Story and Photo by
Staff Sgt. Crista Yazzie
U.S. Army-Pacific Contingency Command Post Public Affairs
FORT SHAFTER — Members of the Consular Corps of Hawaii met with Lt. Gen. Benjamin Mixon, commanding general, U.S. Army-Pacific, for the first time during a luncheon and briefing about the USARPAC mission and its environmental programs, Aug. 27.
“Gen. Mixon was kind enough to offer an invitation for us to come to Fort Shafter, and his briefing was excellent and very detailed,” said Patricia Lee, honorary consul of France and dean of the Consular Corps of Hawaii. “We certainly came away with a tremendous respect and greater understanding of (USARPAC’s) mission. Certainly, many of us were not aware of the conservation and environmental stewardship effort. (USARPAC) is very supportive of preserving the land and that’s information that should go out to the public.”
The Consular Corps of Hawaii consists of six career consulates general and 32 consulates general, or consulates ad honorem, all representing different countries. According to the group’s official website, activities for the Consular Corps include furthering trade, maintaining close relations with state and county governments and the military, advising and helping nationals in Hawaii, and supporting culture and the arts.
Consular Corps members annually brief U.S. Pacific Command, but this time was the first they had met with USARPAC.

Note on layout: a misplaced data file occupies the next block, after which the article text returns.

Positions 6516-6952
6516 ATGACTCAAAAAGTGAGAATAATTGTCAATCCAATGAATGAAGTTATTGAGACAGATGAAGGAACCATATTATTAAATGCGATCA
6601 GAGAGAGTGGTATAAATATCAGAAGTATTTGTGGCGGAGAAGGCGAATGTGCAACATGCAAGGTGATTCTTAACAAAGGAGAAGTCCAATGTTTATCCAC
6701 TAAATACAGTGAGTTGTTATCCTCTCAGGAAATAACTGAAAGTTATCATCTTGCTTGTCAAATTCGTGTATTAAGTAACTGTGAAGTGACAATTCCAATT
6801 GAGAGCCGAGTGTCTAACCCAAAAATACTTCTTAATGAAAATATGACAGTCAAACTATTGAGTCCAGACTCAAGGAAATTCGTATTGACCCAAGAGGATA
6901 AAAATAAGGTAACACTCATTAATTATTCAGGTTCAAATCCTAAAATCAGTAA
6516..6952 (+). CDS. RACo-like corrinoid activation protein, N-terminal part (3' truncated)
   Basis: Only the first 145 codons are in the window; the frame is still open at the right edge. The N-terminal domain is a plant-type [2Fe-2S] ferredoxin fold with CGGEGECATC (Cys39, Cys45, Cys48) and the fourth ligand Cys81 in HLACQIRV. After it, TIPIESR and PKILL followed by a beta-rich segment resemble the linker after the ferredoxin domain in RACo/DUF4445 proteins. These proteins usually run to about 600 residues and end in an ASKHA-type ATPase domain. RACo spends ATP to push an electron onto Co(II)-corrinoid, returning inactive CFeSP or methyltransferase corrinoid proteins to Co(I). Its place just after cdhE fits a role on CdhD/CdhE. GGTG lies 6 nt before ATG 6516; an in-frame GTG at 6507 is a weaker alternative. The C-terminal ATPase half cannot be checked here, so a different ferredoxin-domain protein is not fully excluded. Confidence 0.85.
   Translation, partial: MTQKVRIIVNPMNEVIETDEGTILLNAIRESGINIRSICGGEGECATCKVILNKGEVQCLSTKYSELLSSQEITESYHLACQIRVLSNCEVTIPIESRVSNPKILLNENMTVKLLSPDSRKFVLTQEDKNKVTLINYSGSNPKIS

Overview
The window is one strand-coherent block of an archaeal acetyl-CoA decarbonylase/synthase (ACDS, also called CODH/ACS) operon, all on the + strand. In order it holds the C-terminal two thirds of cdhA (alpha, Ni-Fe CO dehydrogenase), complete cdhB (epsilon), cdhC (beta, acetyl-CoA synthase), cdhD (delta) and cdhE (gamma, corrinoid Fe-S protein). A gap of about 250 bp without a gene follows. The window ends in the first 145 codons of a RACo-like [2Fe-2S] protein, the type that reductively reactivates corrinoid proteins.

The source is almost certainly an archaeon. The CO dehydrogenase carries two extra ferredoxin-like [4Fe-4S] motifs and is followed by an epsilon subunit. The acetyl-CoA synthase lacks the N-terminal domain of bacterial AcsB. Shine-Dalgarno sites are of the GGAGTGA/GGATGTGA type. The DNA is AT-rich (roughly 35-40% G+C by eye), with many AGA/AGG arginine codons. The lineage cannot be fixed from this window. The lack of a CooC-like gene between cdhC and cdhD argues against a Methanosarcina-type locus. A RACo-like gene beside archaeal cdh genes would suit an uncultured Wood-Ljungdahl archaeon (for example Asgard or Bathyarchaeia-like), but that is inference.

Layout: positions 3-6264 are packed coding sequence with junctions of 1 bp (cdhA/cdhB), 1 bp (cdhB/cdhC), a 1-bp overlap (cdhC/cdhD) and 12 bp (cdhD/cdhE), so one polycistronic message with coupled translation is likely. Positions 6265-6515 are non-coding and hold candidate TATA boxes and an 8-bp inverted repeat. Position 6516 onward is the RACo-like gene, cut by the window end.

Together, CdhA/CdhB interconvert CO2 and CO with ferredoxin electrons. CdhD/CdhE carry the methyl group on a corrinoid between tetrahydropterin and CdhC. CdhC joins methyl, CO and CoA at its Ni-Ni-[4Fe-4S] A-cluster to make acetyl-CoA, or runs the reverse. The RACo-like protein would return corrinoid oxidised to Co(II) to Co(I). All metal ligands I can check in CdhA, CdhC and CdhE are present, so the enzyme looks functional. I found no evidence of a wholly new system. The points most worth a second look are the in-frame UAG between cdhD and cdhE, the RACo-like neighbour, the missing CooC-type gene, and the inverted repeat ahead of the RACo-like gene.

Mixon detailed various USARPAC endeavors throughout the Asia-Pacific region, noting everything from command post exercises, to humanitarian aid and disaster relief. Other topics of discussion included USARPAC’s interaction with other nations’ partners and what the command is doing to enhance these relations and future plans for the region.
After Mixon’s speech, Michelle Mansker, natural resources manager for U.S. Army Garrison-Hawaii’s Environmental Management Program, provided information about Army environmental and cultural programs.
Approximately 20 consulars general and associates attended the briefing and lunch with approximately 15 officers from the USARPAC staff, who represented the command group and Security Cooperation and Policy division. Of the consulars in attendance, three were consuls general while the remainder were appointed as honorary consuls.
Representatives attending from as far as Finland, Peru, Australia and Japan were only a sampling of the many countries, and their interests, which are present in the Consular Corps. The corps has a diverse background; some of the representatives are career foreign service officers while others are distinguished local citizens with a connection to the country they represent. As a result, the group has strong networks within the local business, cultural and academic communities.
“The Consular Corps in Hawaii has a long and distinguished history dating back to King Kamehameha II in 1820, and you continue to play a very important role to this day in maintaining a broad and beneficial understanding of the (U.S.) and its activities in the Asia-Pacific Region,” Mixon said, to the audience. “Today is so important, and I hope it will be only the first of many other interactions between the Hawaii Consular Corps and (USARPAC).”
To learn more about the Consular Corps of Hawaii, visit www.consularcorpshawaii.org.